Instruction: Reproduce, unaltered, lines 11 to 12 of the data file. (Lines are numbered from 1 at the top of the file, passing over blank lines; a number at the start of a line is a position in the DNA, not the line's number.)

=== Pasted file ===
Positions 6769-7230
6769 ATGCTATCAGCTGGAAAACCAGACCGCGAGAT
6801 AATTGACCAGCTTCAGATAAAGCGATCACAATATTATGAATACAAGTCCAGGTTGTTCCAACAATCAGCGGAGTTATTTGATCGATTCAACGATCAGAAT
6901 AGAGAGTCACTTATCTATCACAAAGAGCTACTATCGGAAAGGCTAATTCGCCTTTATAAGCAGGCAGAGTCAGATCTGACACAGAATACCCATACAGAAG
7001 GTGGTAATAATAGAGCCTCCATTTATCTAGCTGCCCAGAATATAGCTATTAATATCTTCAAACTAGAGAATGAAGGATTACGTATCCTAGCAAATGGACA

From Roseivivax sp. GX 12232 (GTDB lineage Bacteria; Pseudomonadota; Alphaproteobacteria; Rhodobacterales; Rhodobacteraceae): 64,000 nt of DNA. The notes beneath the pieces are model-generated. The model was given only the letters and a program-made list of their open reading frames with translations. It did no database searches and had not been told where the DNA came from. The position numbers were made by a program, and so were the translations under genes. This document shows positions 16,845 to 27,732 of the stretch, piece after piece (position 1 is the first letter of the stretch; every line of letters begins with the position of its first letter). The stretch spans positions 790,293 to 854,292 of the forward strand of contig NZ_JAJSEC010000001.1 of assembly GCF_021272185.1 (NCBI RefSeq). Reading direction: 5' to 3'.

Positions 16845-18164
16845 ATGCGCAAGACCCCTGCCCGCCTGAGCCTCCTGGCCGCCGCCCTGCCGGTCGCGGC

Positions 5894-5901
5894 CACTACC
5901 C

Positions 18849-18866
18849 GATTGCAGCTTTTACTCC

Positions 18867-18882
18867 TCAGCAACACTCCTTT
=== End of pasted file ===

5901 C

Positions 18849-18866